Eat too much over Thanksgiving? Holiday tables can certainly strain with overabundance. Now that the holiday is over, we can go back to living without tempting food directly and unavoidably in our faces. Right?
Well, the answer may depend on where you live.
Certainly, the amount and type of food available at home matters, as well as the calories found away from home—say at school or at work. But it is the space in between home and other destinations that people often think less about. And it turns out there is a lot of tempting food there.
I do research on food sources around where people live, work, and learn. Through my work, I have come to appreciate that food sources are much more numerous, diverse, and unexpected than most people realize—even other researchers in the field.
In fact, the field (of food-environment research) has focused predominantly—almost exclusively—on food stores (particularly supermarkets) and restaurants (particular fast food outlets). Yet food is available from so many other places.
Take street vendors, for instance. Where I work, in the Bronx—and in other parts of New York City, and in other cities, and even in some rural communities—there are carts, trucks, and stands selling food and drink on the street. While accounting for street vendors (a.k.a. ‘mobile food vendors’) is challenging, considering them is important because they often contribute to the foods and beverages that are ever in our faces.
Of course the extent to which mobile food vendors may tempt us varies by weather and season; rainy days and winter months keep most vendors off the streets. But when the months are warm and the sun is out, the majority of mobile vendors offer salty, fatty, and sugary treats (which can overwhelm any wholesome fresh foods some do sell).
The same might be said of famers’ markets. Indeed, farmers’ markets also contribute food variably by weather and season, and they are also often sources of highly processed, highly palatable, not-so-good-for-us treats. Think cakes, cookies, donuts, pies, pastries, juice drinks, jams, and jellies (often farmers’ markets’ best sellers in some locations).
As for other food sources, think of more-permanent brick-and-mortar businesses we might find in our local areas. Among these businesses are the supermarkets and other grocers, the fast-food outlets and other restaurants. But there are also the pharmacies and dollar stores, the gas stations and newsstands, and the sports stores, auto shops, beauty salons, apparel shops, department stores, laundromats, and all the other retail outlets not generally thought of as ‘food stores’, but that very often sell foods and beverages.
Prior research, looking at 19 cities across the U.S., demonstrated the ubiquity of candy, sugary drinks, salty snacks, and frozen and baked confections from businesses such as these, and from outlets ranging form hardware stores and garden supply retailers, to banks and check cashing businesses, to bookstore and furniture shops. Temptation may be everywhere.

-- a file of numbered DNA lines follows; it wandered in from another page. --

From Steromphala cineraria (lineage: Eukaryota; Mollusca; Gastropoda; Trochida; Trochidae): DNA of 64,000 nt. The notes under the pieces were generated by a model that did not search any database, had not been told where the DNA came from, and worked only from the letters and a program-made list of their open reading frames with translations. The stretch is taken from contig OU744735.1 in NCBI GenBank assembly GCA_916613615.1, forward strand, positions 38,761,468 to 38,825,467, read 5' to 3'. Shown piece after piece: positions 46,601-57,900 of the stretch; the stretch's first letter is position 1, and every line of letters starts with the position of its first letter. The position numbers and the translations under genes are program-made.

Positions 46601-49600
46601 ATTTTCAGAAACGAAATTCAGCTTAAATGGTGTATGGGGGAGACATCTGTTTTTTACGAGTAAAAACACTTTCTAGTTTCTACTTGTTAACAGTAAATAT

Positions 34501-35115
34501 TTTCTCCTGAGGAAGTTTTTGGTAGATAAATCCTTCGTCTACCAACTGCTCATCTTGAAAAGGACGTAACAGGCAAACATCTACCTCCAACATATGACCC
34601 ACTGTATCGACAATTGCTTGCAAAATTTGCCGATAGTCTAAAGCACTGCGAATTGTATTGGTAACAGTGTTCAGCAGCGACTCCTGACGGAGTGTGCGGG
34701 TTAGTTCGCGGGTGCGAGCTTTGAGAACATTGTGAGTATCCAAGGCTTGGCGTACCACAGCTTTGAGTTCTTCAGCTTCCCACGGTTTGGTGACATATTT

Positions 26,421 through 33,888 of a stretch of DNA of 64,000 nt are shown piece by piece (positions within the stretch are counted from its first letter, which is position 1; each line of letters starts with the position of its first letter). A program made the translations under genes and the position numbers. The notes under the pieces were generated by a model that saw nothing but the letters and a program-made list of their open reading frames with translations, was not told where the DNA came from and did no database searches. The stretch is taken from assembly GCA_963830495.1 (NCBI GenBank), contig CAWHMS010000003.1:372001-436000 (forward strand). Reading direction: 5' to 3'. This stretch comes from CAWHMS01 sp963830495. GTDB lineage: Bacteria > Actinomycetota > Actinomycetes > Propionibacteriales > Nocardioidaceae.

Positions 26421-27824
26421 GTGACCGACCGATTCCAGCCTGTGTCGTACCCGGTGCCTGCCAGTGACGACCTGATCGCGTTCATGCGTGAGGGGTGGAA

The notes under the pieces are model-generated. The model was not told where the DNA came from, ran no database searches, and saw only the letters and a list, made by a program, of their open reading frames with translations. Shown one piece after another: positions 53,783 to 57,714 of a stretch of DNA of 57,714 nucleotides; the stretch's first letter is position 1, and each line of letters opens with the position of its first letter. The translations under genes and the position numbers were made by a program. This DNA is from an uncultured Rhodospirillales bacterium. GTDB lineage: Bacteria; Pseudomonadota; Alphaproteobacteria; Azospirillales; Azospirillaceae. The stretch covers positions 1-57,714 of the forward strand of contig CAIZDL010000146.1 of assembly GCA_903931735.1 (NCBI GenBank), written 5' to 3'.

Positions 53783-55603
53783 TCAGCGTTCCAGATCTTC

But it may be in some place more than others. In New York City, for instance, how much food is in your face how often differs by neighborhood. For example, in the Bronx, in predominantly lower-income minority communities, foods and beverages are available much more often than on the Upper East Side of Manhattan, an affluent, mostly-white community.
Whereas about 29% of businesses offer food or drink on the Upper East Side, about 40% do in the Bronx. In fact, storefront businesses, other than those you would expect to sell foods like restaurants and grocers, offer foods or beverages almost three times more often in the Bronx than on the Upper East Side. And almost half of the Bronx businesses (as compared to just over 1/3 of those in Manhattan) offer only less-healthful items (e.g., candy, cookies, chips, and soda) without healthier alternatives (e.g., nuts, fruits, whole grains, or water).
The point of all this is that environments matter; for people, for populations, for patients. As individuals and communities struggle with obesity and with emerging or existing diet-related chronic diseases, exposures in daily life are important. The temptations encountered as we go about our days matter. The contexts in which dietary decisions occur count.
When it comes to poor diets and consequences like obesity, there has been too much blame on individuals and their will power. As a society, we devote not enough attention to the conditions that influence, if not dictate, the choices people make.
Food is everywhere. And for some of the most vulnerable among us, food exposures can be extreme.
Gaining awareness is part of the solution, for ourselves and for our communities. Physicians, patients, and public health advocates might work with local businesses to encourage their offering more-healthful options when they offer foods at all. And policy makers might consider strategies to limit least-healthful offerings to our most susceptible consumers (e.g., children).
In the interim, Thanksgiving is over, but temptations continue. There is a lot of food in a lot of places. Before feeling guilty about stuffing our face, we should be mindful of, and vigilant about, where food is being forced in our faces.
Dr. Lucan is supported by the Eunice Kennedy Shriver National Institute of Child Health and Human Development of the National Institutes of Health under award K23HD079606. The content of this manuscript is solely the responsibility of Dr. Lucan and does not necessarily represent the official views of the National Institutes of Health.